Are Florida schools doing enough to protect gay students from bullying?
It's no surprise that gay, lesbian, bisexual and transgender students in middle and high schools are bullied as much if not more than other students. But an advocacy group suggests, based on survey results, that school staff contribute to a hostile climate and often don't intervene effectively when bullying incidents are reported.
A new research brief from the Gay, Lesbian and Straight Education Network (attached below) extracts the Florida results from a 2009 national survey on bullying against gay and lesbian students. It finds that 27 percent of respondents said they regularly heard school staff make negative remarks about how someone expressed their gender (i.e., not acting "feminine" or "masculine" enough) and 22 percent said they regularly heard staff make homophobic remarks. Twenty-eight percent of those who had reported bullying incidents said it resulted in effective intervention. The margin of error is plus or minus 5 percent.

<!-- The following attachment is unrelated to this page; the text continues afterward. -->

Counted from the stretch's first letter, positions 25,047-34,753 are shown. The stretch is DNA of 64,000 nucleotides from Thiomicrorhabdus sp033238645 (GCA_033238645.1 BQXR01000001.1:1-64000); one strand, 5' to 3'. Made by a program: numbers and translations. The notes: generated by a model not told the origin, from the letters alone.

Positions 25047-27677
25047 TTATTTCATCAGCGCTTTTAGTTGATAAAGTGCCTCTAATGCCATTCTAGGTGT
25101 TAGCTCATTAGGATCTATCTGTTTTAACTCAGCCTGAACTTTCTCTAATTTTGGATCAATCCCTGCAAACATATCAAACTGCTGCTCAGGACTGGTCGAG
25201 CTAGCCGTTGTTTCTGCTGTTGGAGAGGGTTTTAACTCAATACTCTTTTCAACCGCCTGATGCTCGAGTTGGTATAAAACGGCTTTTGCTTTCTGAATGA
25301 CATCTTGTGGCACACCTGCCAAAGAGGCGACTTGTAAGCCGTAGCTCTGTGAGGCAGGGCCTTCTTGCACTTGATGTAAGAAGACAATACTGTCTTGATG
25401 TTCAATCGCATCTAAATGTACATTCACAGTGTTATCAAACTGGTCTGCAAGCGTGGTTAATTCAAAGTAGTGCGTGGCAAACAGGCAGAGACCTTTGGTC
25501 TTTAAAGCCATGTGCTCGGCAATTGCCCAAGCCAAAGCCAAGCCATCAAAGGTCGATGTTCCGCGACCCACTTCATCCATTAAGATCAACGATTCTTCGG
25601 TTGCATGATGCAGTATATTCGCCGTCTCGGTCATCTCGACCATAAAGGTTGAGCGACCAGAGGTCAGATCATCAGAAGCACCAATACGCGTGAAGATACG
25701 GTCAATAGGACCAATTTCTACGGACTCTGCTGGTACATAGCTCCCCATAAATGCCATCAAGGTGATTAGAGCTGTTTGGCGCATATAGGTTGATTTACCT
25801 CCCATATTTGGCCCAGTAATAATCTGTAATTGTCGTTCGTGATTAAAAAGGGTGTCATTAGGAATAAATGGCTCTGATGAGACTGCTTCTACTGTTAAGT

The group recommends that schools implement comprehensive anti-bullying policies, support Gay-Straight Alliances, provide training for staff to better respond to bullying against gays and lesbians and "increase student access to LGBT-inclusive curricular resources."